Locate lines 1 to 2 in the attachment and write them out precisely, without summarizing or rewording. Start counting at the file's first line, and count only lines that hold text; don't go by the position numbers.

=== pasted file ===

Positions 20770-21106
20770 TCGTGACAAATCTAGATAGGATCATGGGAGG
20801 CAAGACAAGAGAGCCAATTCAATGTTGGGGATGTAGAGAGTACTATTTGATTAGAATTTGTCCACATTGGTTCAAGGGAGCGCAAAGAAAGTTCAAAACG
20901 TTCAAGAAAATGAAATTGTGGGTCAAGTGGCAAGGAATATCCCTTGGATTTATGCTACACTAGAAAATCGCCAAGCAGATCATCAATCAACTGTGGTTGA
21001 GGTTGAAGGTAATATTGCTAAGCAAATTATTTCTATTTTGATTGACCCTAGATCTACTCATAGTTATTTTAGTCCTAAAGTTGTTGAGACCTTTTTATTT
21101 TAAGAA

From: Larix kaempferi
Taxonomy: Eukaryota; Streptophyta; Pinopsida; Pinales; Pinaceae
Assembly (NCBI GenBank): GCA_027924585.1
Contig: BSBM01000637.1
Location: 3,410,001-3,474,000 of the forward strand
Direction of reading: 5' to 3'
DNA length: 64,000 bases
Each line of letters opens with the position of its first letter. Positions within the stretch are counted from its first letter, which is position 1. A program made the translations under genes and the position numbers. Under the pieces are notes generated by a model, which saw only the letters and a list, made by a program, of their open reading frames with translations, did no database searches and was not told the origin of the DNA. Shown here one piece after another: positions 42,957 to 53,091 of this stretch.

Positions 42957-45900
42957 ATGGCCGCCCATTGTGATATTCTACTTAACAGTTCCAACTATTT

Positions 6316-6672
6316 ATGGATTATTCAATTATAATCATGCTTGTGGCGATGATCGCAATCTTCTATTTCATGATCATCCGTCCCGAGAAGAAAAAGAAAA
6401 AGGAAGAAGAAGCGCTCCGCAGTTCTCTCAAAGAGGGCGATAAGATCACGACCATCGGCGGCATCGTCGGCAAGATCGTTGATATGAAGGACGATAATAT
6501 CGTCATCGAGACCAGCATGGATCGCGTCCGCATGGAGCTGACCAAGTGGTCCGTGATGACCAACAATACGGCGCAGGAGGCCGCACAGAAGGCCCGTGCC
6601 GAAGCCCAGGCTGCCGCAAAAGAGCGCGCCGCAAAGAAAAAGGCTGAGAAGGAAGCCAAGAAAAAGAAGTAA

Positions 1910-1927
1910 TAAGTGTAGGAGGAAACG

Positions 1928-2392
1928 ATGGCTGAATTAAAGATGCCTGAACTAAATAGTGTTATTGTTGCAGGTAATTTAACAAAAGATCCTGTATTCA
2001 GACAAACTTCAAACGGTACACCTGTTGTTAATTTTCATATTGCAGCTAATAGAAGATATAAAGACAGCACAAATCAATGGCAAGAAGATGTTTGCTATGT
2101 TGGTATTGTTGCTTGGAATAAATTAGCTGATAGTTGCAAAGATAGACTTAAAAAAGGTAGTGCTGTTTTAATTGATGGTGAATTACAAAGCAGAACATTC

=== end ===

Positions 20770-21106
20770 TCGTGACAAATCTAGATAGGATCATGGGAGG